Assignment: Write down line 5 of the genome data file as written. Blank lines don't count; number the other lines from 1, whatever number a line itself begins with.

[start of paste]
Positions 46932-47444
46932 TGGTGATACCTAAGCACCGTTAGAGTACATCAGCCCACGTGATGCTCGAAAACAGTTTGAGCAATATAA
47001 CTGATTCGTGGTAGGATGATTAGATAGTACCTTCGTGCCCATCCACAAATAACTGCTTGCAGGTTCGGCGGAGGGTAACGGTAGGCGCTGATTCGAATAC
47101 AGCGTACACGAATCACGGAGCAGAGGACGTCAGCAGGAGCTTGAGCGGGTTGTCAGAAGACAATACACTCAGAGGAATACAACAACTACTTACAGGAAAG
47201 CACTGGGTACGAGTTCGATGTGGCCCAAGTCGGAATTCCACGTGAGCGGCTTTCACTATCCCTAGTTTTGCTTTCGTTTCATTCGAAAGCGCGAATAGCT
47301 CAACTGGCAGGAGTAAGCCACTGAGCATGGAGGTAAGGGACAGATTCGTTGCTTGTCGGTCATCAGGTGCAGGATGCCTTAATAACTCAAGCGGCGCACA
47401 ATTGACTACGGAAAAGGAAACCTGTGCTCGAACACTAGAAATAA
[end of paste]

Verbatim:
47201 CACTGGGTACGAGTTCGATGTGGCCCAAGTCGGAATTCCACGTGAGCGGCTTTCACTATCCCTAGTTTTGCTTTCGTTTCATTCGAAAGCGCGAATAGCT